New shark discovery off the Galapagos reported

In the seas of the world where sharks of all kinds are fast disappearing, a deep-diving San Francisco biologist and his colleagues have discovered a new species of shark among the Galapagos Islands.

New shark discovery off the Galapagos reported

With its razor-sharp teeth, the shark is well equipped for its role at the top of the ocean's food web, said John McCosker, the chief of aquatic biology at the California Academy of Sciences who led the discovery. But it's not much like the feared great white: This one is a modest-size bottom-feeder.

McCosker, together with Carole C. Baldwin, curator of fishes at the National Museum of Natural History in Washington, and Douglas J. Long, a shark specialist at the Oakland Museum, reported on the new species in the latest issue of Zootaxa, an international journal published in New Zealand.

Life on the bottom

The shark is a member of the catshark tribe, a bottom-dwelling sluggish group of fishes with small teeth that are found all over the world, McCosker said. The team has named the new species Bythaelurus giddingsi.

"The closest living relative of this species would be the swellshark, a shallow-water coastal species seen by scuba divers in California," McCosker said. "They spend their life on the bottom and probably feed on other fishes and invertebrates.

"Their teeth are small and sharp and evolved to grasp their prey before engulfing it."

McCosker and Baldwin collected seven small to moderate-size samples of the new shark while diving inside the submersible called the Johnson Sea-Link during an expedition to the Galapagos Islands in 1998 - a long time ago, it may seem.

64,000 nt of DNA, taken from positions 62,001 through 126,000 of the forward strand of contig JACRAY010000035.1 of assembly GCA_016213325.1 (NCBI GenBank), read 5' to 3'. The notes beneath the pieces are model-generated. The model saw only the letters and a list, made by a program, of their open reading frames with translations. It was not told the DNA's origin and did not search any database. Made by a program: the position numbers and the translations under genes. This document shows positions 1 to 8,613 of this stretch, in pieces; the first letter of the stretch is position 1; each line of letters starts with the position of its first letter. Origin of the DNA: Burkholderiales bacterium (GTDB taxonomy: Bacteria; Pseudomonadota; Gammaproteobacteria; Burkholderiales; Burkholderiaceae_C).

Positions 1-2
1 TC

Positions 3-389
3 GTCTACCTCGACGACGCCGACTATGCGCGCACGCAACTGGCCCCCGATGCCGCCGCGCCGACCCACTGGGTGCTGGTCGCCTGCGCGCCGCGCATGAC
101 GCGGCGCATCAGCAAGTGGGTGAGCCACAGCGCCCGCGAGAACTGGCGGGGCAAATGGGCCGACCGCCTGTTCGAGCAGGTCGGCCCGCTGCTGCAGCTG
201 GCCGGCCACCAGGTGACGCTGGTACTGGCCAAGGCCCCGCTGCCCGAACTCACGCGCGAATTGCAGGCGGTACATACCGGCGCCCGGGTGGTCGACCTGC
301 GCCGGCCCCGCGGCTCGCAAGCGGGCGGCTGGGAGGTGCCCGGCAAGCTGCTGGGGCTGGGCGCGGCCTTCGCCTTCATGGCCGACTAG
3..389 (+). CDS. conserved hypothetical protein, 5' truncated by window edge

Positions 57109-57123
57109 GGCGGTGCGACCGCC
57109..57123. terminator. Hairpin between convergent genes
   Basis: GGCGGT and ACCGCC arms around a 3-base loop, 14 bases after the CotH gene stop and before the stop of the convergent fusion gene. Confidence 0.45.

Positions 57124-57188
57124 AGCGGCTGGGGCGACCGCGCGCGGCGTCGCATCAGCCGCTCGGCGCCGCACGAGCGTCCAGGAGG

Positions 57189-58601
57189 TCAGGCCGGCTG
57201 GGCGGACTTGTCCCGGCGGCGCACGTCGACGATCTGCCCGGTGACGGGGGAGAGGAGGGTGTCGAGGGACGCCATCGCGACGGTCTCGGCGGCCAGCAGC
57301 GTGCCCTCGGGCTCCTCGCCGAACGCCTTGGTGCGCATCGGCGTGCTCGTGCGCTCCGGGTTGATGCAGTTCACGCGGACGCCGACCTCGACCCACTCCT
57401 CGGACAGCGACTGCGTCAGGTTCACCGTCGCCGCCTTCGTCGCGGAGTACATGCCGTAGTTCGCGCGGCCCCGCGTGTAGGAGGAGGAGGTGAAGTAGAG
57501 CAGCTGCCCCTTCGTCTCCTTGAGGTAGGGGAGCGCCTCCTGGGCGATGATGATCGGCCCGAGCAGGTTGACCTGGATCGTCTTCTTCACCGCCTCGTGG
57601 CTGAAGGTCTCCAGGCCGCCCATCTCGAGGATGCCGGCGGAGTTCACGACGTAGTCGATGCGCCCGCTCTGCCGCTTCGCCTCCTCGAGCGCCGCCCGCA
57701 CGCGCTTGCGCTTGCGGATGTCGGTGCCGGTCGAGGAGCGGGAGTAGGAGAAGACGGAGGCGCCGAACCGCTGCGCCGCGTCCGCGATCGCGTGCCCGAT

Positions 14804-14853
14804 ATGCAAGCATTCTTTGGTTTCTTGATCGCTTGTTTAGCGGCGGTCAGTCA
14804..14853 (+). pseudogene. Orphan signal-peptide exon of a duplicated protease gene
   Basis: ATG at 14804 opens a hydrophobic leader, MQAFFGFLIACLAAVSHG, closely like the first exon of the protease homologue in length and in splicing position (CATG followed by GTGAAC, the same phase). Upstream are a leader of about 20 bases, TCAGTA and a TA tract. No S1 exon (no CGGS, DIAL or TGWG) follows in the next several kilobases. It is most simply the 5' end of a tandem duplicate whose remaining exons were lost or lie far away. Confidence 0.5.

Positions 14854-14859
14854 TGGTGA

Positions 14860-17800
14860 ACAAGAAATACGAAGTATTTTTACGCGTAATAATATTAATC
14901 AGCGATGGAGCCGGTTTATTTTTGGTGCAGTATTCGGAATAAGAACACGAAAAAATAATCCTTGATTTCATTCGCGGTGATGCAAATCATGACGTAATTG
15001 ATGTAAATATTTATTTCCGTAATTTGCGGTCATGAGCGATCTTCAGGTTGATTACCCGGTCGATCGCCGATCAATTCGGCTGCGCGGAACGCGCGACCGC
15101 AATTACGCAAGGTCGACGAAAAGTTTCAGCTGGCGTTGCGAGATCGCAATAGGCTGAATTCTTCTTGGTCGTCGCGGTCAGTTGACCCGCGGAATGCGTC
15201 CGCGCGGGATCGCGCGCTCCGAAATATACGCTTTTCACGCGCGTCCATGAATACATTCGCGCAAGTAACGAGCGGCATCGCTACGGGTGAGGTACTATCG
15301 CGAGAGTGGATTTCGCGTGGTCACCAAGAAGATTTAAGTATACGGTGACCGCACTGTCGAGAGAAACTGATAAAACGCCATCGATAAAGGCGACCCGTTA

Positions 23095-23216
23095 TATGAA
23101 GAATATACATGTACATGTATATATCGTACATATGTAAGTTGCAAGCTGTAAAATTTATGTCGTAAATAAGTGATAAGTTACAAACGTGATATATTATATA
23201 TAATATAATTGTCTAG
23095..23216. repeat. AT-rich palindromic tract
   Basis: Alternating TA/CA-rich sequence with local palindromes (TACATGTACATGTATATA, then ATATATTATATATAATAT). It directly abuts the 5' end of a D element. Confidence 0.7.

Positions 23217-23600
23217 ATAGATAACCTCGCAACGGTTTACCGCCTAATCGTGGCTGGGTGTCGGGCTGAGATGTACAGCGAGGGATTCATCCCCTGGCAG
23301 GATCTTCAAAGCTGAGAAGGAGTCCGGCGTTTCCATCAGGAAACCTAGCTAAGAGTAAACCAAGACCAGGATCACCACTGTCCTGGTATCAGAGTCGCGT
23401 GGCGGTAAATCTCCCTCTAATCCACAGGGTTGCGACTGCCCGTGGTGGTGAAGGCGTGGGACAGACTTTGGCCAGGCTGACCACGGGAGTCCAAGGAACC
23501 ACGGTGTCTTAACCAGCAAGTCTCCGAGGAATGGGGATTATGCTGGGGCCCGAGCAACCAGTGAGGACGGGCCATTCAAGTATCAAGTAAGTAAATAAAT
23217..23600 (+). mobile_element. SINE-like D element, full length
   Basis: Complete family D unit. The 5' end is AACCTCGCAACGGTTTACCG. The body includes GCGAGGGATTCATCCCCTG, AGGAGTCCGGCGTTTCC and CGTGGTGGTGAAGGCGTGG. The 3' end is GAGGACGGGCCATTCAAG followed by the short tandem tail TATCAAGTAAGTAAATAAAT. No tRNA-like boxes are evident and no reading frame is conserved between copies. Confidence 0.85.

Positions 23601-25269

7 sharks captured

But in the slow-moving ways of animal identification and naming - a science known as taxonomy - the team's detailed description of the new shark species has just been reported.

The seven sharks ranged in length from 9 to 18 inches, and were all sexually immature. As McCosker and Baldwin syphoned them aboard the submersible, several sharks swam past appearing much larger and more mature, "either too fast or too large to be collected," McCosker said.

Meticulously analyzed

To determine that the sharks were in fact members of a new species, the scientists carefully measured them, dissected them, analyzed them and described each organ. All seven are now preserved for other scientists at the academy in Golden Gate Park.

Roughly 375 species of sharks exist in the world's oceans, and a new one may not seem all that important, but every shark species around the world is being heavily overfished - primarily to harvest their fins for shark fin soup, a major Asian delicacy. The result, McCosker noted, is a worldwide decline in shark populations.

"Sharks are the top predators of the ocean, and if any one of them goes extinct it can cause the loss of an entire ocean food web, which is why I want to save those primary predators," McCosker said.

Named after a hero

The scientists named the new species for Al Giddings, a retired San Francisco underwater filmmaker who was with McCosker and Baldwin in the Galapagos directing an Imax film for the Smithsonian Institution at the time of the discovery.

Giddings, 74 and a veteran diver now living in Montana, rescued a companion who was badly bitten by a great white shark off the Farallones 40 years ago by diving into the blood-covered water, pulling the injured victim away from the beast's teeth, and towing him to the fishing boat where companions lifted him aboard. The companion survived.

David Perlman is The San Francisco Chronicle science editor.



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